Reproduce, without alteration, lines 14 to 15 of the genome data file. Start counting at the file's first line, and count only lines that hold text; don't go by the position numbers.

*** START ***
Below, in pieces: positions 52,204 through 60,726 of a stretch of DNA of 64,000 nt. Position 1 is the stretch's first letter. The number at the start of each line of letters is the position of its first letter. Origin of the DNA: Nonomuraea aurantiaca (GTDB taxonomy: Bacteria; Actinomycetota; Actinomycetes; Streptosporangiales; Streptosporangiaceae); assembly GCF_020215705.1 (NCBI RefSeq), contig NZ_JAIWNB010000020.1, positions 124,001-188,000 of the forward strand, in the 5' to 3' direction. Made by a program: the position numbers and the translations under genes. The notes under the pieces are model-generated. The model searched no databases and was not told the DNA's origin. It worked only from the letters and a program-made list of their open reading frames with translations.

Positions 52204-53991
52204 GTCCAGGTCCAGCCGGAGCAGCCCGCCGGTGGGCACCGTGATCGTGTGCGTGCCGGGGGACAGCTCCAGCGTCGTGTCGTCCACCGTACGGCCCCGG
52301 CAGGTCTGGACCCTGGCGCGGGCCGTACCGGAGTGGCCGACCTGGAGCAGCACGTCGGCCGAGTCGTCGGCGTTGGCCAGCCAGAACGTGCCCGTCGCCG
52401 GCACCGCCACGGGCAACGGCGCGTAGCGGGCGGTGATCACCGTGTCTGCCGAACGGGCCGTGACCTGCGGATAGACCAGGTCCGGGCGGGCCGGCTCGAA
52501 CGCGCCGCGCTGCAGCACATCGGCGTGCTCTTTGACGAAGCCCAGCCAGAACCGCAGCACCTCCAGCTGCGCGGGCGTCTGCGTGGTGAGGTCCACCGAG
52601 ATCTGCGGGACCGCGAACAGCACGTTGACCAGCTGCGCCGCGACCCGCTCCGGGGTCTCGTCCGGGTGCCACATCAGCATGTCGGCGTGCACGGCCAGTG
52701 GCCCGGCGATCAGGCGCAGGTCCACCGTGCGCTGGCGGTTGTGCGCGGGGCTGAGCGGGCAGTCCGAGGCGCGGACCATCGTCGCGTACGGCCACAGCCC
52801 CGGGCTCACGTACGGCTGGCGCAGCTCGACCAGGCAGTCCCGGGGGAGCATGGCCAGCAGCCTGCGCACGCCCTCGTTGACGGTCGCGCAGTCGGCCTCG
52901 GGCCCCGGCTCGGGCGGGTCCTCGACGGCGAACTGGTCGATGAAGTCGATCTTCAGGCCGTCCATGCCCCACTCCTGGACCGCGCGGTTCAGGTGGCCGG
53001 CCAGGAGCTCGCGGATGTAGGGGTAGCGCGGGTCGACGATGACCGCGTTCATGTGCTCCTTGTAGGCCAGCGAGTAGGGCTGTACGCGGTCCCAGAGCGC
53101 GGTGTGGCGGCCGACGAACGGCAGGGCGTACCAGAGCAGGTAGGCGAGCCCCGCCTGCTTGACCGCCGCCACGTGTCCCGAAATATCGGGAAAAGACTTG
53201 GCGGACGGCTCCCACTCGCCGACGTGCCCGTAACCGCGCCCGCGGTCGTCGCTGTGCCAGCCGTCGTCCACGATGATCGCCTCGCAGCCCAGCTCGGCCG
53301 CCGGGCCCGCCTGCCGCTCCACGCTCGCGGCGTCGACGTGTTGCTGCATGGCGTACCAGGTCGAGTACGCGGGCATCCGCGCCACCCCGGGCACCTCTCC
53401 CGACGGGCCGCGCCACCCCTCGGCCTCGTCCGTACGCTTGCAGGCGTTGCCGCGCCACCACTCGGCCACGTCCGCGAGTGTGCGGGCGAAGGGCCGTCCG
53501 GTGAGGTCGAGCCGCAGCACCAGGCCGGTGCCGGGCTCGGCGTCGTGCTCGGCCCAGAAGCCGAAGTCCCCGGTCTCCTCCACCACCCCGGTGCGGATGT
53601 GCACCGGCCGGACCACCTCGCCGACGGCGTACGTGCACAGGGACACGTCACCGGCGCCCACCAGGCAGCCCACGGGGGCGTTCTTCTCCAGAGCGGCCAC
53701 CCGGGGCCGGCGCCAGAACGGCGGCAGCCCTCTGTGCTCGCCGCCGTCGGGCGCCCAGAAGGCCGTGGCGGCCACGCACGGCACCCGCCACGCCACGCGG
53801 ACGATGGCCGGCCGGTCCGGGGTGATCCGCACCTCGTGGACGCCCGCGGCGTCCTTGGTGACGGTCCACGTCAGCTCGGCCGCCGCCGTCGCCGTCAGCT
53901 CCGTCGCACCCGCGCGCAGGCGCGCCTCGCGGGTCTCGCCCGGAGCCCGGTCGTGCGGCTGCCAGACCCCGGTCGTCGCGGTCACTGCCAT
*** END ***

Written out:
53301 CCGGGCCCGCCTGCCGCTCCACGCTCGCGGCGTCGACGTGTTGCTGCATGGCGTACCAGGTCGAGTACGCGGGCATCCGCGCCACCCCGGGCACCTCTCC
53401 CGACGGGCCGCGCCACCCCTCGGCCTCGTCCGTACGCTTGCAGGCGTTGCCGCGCCACCACTCGGCCACGTCCGCGAGTGTGCGGGCGAAGGGCCGTCCG